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Ukrainian evacuee, daughter reunite in Japan after gov't secures seats on regular flights

Elena Yoshino, left, rejoices as she is reunited with her mother, Valentyna Bobokalo, after the latter emerged from immigration clearance, at Narita International Airport in Chiba Prefecture on May 7, 2022. It was the first time in five years for the mother and daughter to see each other. (Mainichi/Daisuke Wada)

NARITA, Chiba -- A Ukrainian woman living in Tokyo was reunited with her mother at Narita International Airport east of the Japanese capital earlier this month as a direct flight from Poland carrying evacuees from war-torn Ukraine arrived.

    The Japanese government has secured seats on such flights, shuttling Ukrainian evacuees to the airport in Chiba Prefecture every Saturday.

    The Ukrainian flag is seen drawn on a mask worn by Valentyna Bobokalo, in this photo taken at Narita International Airport in Chiba Prefecture on May 7, 2022. (Mainichi/Daisuke Wada)

    Elena Yoshino, 47, a resident of Tokyo, was seen waiting for her mother to appear at the arrival lobby shortly before noon on May 7. She was among a number of Ukrainians living in Japan awaiting their family members' arrivals at the airport via flights from Warsaw.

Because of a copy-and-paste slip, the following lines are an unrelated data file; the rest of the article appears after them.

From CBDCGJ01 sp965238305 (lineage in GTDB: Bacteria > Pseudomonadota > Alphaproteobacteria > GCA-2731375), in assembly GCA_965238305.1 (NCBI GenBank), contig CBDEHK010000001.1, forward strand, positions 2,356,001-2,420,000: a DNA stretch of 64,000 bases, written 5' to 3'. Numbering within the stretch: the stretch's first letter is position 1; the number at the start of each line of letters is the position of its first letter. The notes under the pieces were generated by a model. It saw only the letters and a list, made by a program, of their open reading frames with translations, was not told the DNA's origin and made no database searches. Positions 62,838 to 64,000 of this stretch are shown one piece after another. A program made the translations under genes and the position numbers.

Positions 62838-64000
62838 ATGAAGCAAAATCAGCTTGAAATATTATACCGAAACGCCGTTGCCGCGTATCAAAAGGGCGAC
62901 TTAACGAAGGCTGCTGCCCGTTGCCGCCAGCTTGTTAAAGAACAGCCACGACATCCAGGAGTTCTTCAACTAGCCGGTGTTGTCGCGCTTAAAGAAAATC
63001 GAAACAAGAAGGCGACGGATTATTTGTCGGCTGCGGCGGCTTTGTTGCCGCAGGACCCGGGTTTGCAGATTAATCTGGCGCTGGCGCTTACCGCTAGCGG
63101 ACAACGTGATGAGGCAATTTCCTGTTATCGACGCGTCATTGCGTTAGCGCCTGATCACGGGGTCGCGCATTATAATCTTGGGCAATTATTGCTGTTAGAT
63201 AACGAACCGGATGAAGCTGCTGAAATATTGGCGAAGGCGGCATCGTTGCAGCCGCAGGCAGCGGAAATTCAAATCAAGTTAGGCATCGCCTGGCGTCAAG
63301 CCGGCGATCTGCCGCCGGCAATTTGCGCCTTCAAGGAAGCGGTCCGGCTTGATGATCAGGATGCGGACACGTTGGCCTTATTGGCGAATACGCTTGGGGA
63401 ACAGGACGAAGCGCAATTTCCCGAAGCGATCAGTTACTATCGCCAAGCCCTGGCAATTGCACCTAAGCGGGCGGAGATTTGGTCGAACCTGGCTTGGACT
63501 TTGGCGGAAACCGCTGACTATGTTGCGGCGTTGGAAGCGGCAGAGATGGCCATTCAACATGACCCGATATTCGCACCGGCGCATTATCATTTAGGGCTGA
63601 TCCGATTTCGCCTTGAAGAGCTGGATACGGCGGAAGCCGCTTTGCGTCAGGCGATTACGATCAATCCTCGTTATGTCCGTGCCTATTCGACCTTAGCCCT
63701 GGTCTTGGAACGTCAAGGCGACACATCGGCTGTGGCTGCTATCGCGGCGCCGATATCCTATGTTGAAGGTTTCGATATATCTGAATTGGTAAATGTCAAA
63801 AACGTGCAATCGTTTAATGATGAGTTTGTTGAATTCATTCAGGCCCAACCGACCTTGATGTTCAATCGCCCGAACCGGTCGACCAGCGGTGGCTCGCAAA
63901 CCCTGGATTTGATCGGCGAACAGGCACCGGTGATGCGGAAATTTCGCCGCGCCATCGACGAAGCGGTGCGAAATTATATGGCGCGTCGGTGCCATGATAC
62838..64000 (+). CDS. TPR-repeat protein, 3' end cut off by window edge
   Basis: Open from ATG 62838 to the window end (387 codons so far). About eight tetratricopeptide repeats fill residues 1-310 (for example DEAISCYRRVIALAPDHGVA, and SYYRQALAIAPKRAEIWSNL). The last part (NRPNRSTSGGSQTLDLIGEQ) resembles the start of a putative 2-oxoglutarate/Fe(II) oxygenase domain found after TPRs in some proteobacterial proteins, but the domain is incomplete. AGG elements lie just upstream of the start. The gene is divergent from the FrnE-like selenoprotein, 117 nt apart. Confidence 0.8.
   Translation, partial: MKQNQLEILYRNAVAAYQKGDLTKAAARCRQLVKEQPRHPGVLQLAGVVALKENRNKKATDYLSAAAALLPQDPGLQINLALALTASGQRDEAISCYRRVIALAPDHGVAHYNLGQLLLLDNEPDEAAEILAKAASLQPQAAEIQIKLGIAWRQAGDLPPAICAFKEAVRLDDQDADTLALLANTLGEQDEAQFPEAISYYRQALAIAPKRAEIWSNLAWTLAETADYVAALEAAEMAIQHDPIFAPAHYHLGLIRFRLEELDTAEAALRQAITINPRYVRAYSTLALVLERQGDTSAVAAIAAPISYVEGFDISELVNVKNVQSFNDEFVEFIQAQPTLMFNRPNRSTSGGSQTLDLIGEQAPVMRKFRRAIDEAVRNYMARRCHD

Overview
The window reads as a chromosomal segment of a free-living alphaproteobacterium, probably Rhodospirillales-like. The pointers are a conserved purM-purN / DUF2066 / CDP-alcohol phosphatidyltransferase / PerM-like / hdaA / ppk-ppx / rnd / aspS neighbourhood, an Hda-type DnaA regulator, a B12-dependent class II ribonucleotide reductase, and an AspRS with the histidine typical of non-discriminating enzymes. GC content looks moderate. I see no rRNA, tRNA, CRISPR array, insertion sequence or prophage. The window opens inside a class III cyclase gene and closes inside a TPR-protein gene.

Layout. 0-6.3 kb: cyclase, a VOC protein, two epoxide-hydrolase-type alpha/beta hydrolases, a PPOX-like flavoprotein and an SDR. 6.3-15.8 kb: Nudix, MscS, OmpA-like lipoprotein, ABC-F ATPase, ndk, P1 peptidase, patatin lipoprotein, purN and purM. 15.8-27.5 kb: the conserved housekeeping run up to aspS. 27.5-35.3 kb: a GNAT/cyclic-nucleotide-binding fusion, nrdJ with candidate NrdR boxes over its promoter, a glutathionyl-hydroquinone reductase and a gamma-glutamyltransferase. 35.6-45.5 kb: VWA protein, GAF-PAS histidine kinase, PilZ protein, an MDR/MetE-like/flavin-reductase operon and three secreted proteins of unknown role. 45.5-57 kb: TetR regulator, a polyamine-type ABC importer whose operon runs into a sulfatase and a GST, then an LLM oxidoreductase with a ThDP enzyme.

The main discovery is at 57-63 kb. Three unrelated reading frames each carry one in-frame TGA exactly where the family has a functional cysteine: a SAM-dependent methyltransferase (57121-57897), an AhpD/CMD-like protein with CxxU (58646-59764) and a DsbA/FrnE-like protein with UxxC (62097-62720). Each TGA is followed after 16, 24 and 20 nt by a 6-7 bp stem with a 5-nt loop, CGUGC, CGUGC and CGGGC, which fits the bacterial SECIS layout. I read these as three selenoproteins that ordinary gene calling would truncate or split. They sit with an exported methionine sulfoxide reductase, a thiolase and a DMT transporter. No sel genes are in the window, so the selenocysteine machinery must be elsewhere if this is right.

"Why has she not appeared yet?" Elena said, appearing tired of waiting for her mother, Valentyna Bobokalo, 66, in the arrival lobby. Two hours had passed since a sign had indicated the flight had landed.

    Elena Yoshino is seen waiting for her mother to appear in the arrival lobby of Narita International Airport in Chiba Prefecture on May 7, 2022. (Mainichi/Daisuke Wada)

    Valentyna fled from Kyiv, the capital of Ukraine, on May 1, following Russia's invasion of her country. She decided to evacuate as she was able to obtain a ticket for a seat on a train heading to Warsaw, even though trains bound for the Polish capital were normally crowded.

    According to Elena, her mother was living by herself after her husband passed away. "It's also tough for her mentally," she told the Mainichi Shimbun.

    Welfare workers who support Ukrainian evacuees by providing housing and other necessities wait for the arrival of Ukrainian evacuees at Narita International Airport in Chiba Prefecture on May 7, 2022. (Mainichi/Daisuke Wada)

    About three hours after the flight's landing, Elena finally spotted her mother, dashed to her and hugged her.

    "I was relieved. I'm happy beyond description," Elena said. "My mom will probably stay in Japan for quite a while. It's the first time for her to be away from her home this long. I want her to get accustomed to life here as soon as possible."

    (Japanese original by Daisuke Wada, Photo Group)

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